Education in the zoo: a study of the relationship between education, zoo visitors and animal behaviour

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dc.contributor.advisor Ramsay, Ruth en
dc.contributor.advisor Kennedy, Declan en
dc.contributor.author Collins, Courtney Keane
dc.date.accessioned 2019-03-08T11:50:17Z
dc.date.available 2019-03-08T11:50:17Z
dc.date.issued 2018
dc.date.submitted 2018
dc.identifier.citation Collins, C. K. 2019. Education in the zoo: a study of the relationship between education, zoo visitors and animal behaviour. PhD Thesis, University College Cork. en
dc.identifier.endpage 342 en
dc.identifier.uri http://hdl.handle.net/10468/7580
dc.description.abstract One of the primary stated goals of zoos is education of the public. Yet, zoos have been criticised for failing to show evidence of their claims to be educators. Because of the general lack of research surrounding education in the zoo, even less is known about how education relates to the other areas of zoo research. This thesis presents a range of integrated studies which explore the relationship between zoological education, zoo visitors and animal behaviour. First, the effect of the zoo setting and visitors on the behaviour of ring-tailed lemurs (Lemur catta) and Gentoo penguins (Pygoscelis papua) was considered. Generally, it was found that the animals had habituated to visitors and were not disturbed by them. Next, the effect of zoological education on children’s learning was assessed using pre- and post-surveys. Some groups of children participated in an educational intervention (EI), during which children made enrichment devices for animals. The results indicated that children who participated in the EI were more likely show increases in knowledge and behaviour than those who did not. Finally, children’s behaviour and conversation and animals’ behaviour were simultaneously recorded as the children viewed the animals. Overwhelmingly, children who participated in the EI engaged in fewer negative behaviours towards the animals, made more positive and fewer negative comments than those who did not participate in the EI. There was little effect on the animals’ behaviour of being observed by either group. This thesis represents the most detailed research into children’s zoological education in Ireland and is one of the first studies to observe children’s and animals’ behaviour simultaneously, while considering the effect of education. It is a significant source of information for both educators and zoological institutions in regards to the development of educational material to enhance learning in the zoo and to promote pro-conservation behaviour change and positive animal welfare. Additionally, it established that the species included here were not disturbed by visitor interactions, and in a supervised capacity may be suitable for limited animal-visitor interactions. en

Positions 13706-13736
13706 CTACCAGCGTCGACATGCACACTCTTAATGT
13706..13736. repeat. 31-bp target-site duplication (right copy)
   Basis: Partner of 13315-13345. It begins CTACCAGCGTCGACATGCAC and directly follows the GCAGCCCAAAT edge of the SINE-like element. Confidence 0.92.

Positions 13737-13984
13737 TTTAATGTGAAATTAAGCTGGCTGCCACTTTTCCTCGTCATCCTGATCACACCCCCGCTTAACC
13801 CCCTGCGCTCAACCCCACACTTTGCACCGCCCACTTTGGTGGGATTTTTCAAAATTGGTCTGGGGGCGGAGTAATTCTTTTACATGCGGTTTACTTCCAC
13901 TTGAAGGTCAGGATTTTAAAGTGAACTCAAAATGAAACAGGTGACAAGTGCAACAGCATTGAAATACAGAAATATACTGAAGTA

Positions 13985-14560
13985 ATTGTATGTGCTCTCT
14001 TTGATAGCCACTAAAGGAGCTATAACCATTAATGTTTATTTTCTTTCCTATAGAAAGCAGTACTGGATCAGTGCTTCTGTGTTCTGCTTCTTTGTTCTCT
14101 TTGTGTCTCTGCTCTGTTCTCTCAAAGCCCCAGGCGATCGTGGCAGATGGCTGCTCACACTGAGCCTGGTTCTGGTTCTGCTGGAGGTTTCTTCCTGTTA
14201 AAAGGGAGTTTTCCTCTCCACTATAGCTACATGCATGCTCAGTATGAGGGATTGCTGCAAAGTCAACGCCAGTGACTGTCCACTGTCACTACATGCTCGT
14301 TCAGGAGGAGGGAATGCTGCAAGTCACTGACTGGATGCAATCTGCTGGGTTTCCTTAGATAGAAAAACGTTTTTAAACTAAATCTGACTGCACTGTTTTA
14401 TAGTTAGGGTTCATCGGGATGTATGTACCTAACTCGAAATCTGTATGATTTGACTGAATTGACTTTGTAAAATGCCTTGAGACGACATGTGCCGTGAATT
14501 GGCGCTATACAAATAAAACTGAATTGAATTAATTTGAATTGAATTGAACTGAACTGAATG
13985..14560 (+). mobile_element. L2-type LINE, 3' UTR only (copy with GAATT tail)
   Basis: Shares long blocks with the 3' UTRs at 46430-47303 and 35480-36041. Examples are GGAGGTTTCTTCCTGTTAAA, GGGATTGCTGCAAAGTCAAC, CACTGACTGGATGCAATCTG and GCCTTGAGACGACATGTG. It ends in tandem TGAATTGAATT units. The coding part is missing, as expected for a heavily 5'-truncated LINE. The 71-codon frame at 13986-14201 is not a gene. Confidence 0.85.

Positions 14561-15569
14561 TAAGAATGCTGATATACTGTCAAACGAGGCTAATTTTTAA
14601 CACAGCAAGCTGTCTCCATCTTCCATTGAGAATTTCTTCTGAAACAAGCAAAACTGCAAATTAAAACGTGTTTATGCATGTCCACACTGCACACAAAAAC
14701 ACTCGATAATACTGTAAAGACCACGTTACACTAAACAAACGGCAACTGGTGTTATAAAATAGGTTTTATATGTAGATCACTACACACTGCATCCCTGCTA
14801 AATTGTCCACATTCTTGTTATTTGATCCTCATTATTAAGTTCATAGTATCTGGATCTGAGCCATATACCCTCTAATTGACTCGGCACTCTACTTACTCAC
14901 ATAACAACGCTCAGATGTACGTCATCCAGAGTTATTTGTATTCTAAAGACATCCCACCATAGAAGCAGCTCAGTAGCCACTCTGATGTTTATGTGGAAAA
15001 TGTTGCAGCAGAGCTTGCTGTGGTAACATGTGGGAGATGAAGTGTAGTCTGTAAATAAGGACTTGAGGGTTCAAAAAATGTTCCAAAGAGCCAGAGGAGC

dc.format.mimetype application/pdf en
dc.language.iso en en
dc.publisher University College Cork en
dc.rights © 2018, Courtney Keane Collins. en
dc.rights.uri http://creativecommons.org/licenses/by-nc-nd/3.0/ en
dc.subject Education en
dc.subject Animal behaviour en
dc.subject Visitor effects en
dc.subject Enrichment en
dc.subject Animal-visitor interactions en
dc.title Education in the zoo: a study of the relationship between education, zoo visitors and animal behaviour en
dc.type Doctoral thesis en
dc.type.qualificationlevel Doctoral en
dc.type.qualificationname PhD en
dc.internal.availability Full text available en
dc.check.info Not applicable en
dc.description.version Accepted Version
dc.description.status Not peer reviewed en
dc.internal.school Biological, Earth and Environmental Sciences en
dc.check.type No Embargo Required
dc.check.reason Not applicable en
dc.check.opt-out Not applicable en
dc.thesis.opt-out false
dc.check.embargoformat Embargo not applicable (If you have not submitted an e-thesis or do not want to request an embargo) en
ucc.workflow.supervisor r.ramsay@ucc.ie
dc.internal.conferring Spring 2019 en


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© 2018, Courtney Keane Collins. Except where otherwise noted, this item's license is described as © 2018, Courtney Keane Collins.
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